Originally Posted by munson
I have used mid grade 89 octane for over 100k miles in six years with no issues. Most of those miles have been in Texas.
I'm with ya' on that one.
I'm in the middle of a little experiment myself, more to determine whether or not to re-calibrate my "bc" computer than anything else, and am finding that I am getting noticably better mileage on 89 than on premium gas, which is surprising me. It does feel as though I have slightly less "oomph" when I crack the throttle, but no differences in performance.
(I ran 1,000 miles on premium, am 450 miles into the 89 octane test, will share my results when I have them...preliminary results on the premium was that over the TOTAL 1,000 miles, the BC miles per gallon figure on my bike was about 4 mpg off--I did not re-set for the entire 1,000 miles, but when I went back to re-setting it for each fill-up, it was off by as much as 14 MPG each tank--when I have the second 1,000 miles of data, this time on 89-octane I'll be soliciting advice).
Here in Texas, and if you're stuck in areas close to major metropolitan areas, you likely have no choice BUT to purchase gasoline with ethanol in it, regardless of the octane rating (take a close look at the side of the pump). Chicago area was worse because of the fact that corn is a primary crop for Illinois, but most states have the same issue...if you look carefully, even the most pricey will have a tiny sticker with "may contain up to 5% ethanol."
Those of you with subscriptions to Motorcycle Consumer News might have seen the blurb a couple months ago mentioning that the AMA pissed some people off but did something very GOOD for us by lobbying hard AGAINST proposed legislation that would have allowed (and in some cases MANDATED) an increase to 10% ethanol in fuel within a specified distance of major metro areas (known as "smog zones") that was, pardon the pun, "fueled" by american farmers.
While I support the american farmer as much or more than anyone--my Uncle raised corn and hay all his life--the point made by the AMA was that an increase in the ethanol content of fuels WITHOUT adequate investigation into the long-term effects on components of engine parts, particularly those in motorcycles which could lead to life-threatening catastrophic failures, needs to be postponed until its safety can be ensured.
Interestingly, the car I bought a year ago is a Chrysler 300C with an 8-cyl hemi engine. The owner's manual SPECIFICALLY says not to bother using premium fuel, that 89-octane is fine. (Yeah, I anticipate the "Your car is obviously calibrated for a lower octane fuel blablabla" responses...help yourself).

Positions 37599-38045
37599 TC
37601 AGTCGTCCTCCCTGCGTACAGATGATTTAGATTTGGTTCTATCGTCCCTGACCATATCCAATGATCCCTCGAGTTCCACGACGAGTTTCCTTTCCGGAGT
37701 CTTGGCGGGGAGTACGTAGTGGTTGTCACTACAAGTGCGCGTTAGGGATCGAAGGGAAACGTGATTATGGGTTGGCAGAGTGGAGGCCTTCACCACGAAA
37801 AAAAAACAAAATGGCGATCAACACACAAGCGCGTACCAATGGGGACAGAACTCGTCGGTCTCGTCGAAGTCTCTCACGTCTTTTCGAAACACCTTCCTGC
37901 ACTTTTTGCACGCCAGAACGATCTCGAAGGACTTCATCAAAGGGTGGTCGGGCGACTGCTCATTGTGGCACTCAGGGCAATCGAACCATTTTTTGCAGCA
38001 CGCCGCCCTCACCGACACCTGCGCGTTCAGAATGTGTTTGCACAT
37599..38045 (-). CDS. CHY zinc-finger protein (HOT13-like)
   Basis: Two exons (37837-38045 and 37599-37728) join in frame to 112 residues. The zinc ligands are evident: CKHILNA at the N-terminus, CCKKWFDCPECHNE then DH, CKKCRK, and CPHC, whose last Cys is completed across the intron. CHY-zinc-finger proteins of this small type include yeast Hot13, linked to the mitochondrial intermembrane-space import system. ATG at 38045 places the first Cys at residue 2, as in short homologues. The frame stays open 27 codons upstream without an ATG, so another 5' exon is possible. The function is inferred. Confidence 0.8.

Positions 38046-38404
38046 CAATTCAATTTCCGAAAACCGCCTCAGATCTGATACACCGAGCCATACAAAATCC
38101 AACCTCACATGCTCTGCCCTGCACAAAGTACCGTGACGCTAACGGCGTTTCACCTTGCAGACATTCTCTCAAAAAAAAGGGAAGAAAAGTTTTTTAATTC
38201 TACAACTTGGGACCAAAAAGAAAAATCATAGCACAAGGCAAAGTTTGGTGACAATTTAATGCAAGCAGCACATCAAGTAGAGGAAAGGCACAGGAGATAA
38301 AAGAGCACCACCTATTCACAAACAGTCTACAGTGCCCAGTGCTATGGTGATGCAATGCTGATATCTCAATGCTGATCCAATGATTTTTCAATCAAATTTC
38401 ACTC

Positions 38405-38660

I cut the ol' brown wire, experimented with 87, 89 and 91 , and except for what I perceive to be a little more oomph on the pricy stuff, which may be all in my head, don't notice any difference, even after disconnecting the battery and re-setting the throttle before trying each.
Yeah, I had a lot of time on my hands this summer--not by choice.
For what it's worth, the BMW service manual on the brown wire cut, which I posted and which was removed--but if anyone wants a copy, drop me a line--specifically says "use 93 octane fuel" after the procedure, but I have yet to find this in the US except for $6/gallon racing fuel.
MCN, Car and Driver, Motor Trend, Consumer Reports, and a number of others have written to the effect that "unless your vehicle demonstrates "pinging/detonation" there is no benefit to using higher grade gasoline, even the old scenario of higher grade gasoline having better detergent properties is no longer universally the case."
If the LT's tank takes about 6 gallons, and you re-fuel with 1 gal in reserve, then it costs you $.20 x 5 gallons = $1.00 more for the "good stuff" to put in premium each time you fill up. A dollar a tank is an awful small price to pay if it gives you peace of mind, particularly if your own field testing (like the great example shared by the forum member above) shows that you get a mpg benefit.
For some, go mid-grade. Others enjoy the comfort that the extra buck a tank buys. Some I suppose alternate.
I'll make my decision in another 600 miles or so when my spreadsheet is full.
Whichever way you go, there is one thing I CAN guarantee you...
on here is going to be critical of your decision!